Tampa Convention Center & Tampa Marriott Waterside
Tentative List of Accepted Events for #AWP18
This list of accepted events for the 2018 AWP Conference & Bookfair in Tampa is tentative as we wait to receive confirmation from all event organizers and participants. We are also working to ensure that each participant does not sit on more than two events, only one of which may be a reading. The final conference schedule will be posted in October at awpwriter.org.
The list is organized by event type: panel discussions (pg. 2), pedagogy events (pg. 67), and readings (pg. 77). Within these categories, events are alphabetized by title. Event titles and descriptions have not been edited for grammar or content. AWP believes in freedom of expression and open debate, and the views and opinions expressed in these event titles and descriptions may not necessarily reflect the views of AWP’s staff, board of trustees, or members. Visit the page on How Events Are Selected for details about how the 2018 Tampa Subcommittee made their selections.
AWP’s conference subcommittee worked hard to shape a diverse schedule for #AWP18, creating the best possible balance among genres, presenters, and topics. Every year there are a number of high-quality events that have to be left off the schedule due to space limitations. Although the pool of submissions was highly competitive, we did our best to ensure that the conference belongs to AWP’s numerous and varied constituencies. From 1,558, we tentatively accepted 522 events involving more than 1,900 panelists.
Please feel free to contact us at firstname.lastname@example.org with any questions you may have about this list. For more information about the 2018 AWP Conference & Bookfair, including information about registration, hotels, travel, featured presenters, and the bookfair, please visit our website.
101 Drafts: Demystifying Revision in the Editorial Process (Miciah Bay Gault, Deena Drewis, Robin MacArthur, Jenni Ferrari-Adler, Margaux Weisman)
Writers know how to revise for MFA workshops and writing groups, but what does revision look like in the post-MFA publishing world? Hear from writers, an agent, and editors from Hunger Mountain, Nouvella, and Vintage/Anchor. What kinds of edits can you expect from your agent? How many editors will you work with? What role do copyeditors play? And how can a writer keep her vision intact through the (collaborative) process? Let’s talk drafts and developmental editing, style guides and copyedits.
30 Years of Influence Across Genres in Indigenous Literature: Tribute for Diane Glancy. (Linda Rodriguez, Diane Glancy, Mary Kathryn Nagle, Denise Low, Bruce Bond)
Diane Glancy has won major awards in every literary genre with 50 published novels, memoirs, edited anthologies, and collections of short fiction, essays, and poetry, 20 produced plays, and 3 films. In this interactive discussion, panelists from different fields of Indigenous literature will discuss Glancy's literary legacy and the impact she's had on the next generation of Indigenous writers and on the landscape of American literature across genres.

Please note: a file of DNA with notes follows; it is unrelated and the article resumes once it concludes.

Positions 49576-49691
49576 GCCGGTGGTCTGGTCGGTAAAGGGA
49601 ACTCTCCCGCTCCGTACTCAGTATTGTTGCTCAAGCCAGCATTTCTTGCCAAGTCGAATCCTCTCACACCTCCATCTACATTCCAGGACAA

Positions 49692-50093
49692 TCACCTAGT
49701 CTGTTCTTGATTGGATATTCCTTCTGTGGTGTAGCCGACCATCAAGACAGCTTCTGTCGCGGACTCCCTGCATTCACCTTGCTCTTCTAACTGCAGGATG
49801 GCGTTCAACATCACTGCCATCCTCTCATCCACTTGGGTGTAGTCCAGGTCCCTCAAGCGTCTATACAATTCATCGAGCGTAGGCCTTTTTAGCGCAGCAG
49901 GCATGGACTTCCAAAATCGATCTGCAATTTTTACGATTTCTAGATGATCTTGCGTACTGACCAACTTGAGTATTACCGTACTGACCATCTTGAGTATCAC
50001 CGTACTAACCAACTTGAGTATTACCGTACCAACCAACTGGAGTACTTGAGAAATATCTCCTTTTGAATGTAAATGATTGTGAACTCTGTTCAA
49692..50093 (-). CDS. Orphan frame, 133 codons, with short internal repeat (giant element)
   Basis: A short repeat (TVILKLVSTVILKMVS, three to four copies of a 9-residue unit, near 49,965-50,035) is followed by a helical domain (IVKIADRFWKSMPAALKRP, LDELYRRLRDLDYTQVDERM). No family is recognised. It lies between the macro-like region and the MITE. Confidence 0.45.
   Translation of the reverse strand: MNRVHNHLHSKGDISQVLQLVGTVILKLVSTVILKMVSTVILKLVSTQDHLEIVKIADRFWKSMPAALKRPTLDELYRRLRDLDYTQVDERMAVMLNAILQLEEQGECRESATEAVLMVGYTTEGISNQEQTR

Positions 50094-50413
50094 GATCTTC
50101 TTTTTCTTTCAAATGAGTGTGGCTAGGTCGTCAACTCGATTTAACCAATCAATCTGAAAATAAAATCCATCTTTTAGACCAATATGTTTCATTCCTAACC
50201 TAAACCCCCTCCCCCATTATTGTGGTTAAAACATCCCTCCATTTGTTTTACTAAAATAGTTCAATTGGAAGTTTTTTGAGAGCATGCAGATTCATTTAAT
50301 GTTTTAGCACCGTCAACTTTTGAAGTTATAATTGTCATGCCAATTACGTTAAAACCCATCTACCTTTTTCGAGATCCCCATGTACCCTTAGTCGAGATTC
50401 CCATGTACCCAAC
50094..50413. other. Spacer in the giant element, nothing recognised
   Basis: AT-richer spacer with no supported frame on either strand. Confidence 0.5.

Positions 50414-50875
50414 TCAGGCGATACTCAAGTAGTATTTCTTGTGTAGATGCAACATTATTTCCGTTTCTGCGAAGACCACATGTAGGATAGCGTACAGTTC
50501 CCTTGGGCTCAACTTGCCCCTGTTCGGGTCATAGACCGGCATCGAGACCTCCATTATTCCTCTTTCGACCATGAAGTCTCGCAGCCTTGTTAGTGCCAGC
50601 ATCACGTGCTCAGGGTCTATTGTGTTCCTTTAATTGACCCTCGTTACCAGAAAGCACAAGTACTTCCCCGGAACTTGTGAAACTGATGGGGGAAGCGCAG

(A)Dressing the Wound: Writing the Traumatic Event with Truth and Sensitivity (Emily X.R. Pan, Sonia Belasco, Nic Stone, Adam Silvera, Bree Barton)
Franz Kafka famously said we ought to “read only the kind of books that wound or stab us.” But Kafka was coming from a place of privilege—and he wasn’t writing for young adults. How do you write the reality of rape, suicide, police brutality, and violence without re-traumatizing young readers? And how do you plumb the depths of your personal traumas while also taking care of yourself emotionally? In this panel, four YA authors talk about how and why they write traumatic events into their novels.
The Art of Crafting a Chapbook from Start to Finish (Abigail Beckel, Jennifer Tseng, Dan Mahoney, William Todd Seabrook, Brad Aaron Modlin)
What makes a chapbook successful, both in terms of literary merit and sales? This panel will explore best practices for writing, organizing and publishing chapbooks. Authors will discuss how they conceptualized and structured their chapbook manuscripts, and leading chapbook publishers will talk about what they look for in submissions and how they design and market chapbooks. We’ll also discuss the range of genres—poetry, flash, hybrid work—the short length of a chapbook can effectively showcase.
The Art of Politics; the Politics of Art: Writers, Gun Violence, and the Literature of Social Engagement (LeAnne Howe, Sharbari Ahmed, Richard Blanco, Brian Clements, Dean Rader)
Contributors and respondents for Bullets into Bells: Poets and Citizens Respond to Gun Violence in the U.S. will not only discuss how and why they wrote their poems and responses for the anthology but will also talk about their fiction, nonfiction, screenplays, and poetry confronting this issue. Increasingly, writers are making the causes and consequences of gun violence central to their work. This panel will explore the complicated marriage of politics and craft, medium and message.
The Art of the Anthology: From Proposal to Publication and Thereafter (Brian Gresko, Ibi Zoboi, Nadxieli Nieto, Jennifer Baker)
Anthologies like BLACK POETS and the NORTON ANTHOLOGY OF SHORT FICTION have stood the test of time; while current anthologies speak to the immediacy of issues hurting certain demographics via an array of voices (e.g., NYT bestseller THE FIRE NEXT TIME). This conversation includes editors of fiction & nonfiction anthologies discussing the steps to create and produce an anthology from idea to publication to sales/audience along with impact of content & the realities of the successes/struggles.
The Art of the Uncomfortable Conversation: Editing Memoir and Personal Essay (Anjali Enjeti, Lisa Factora-Borchers, Hattie Fletcher, Jennifer Niesslein, Kelly Grey Carlisle)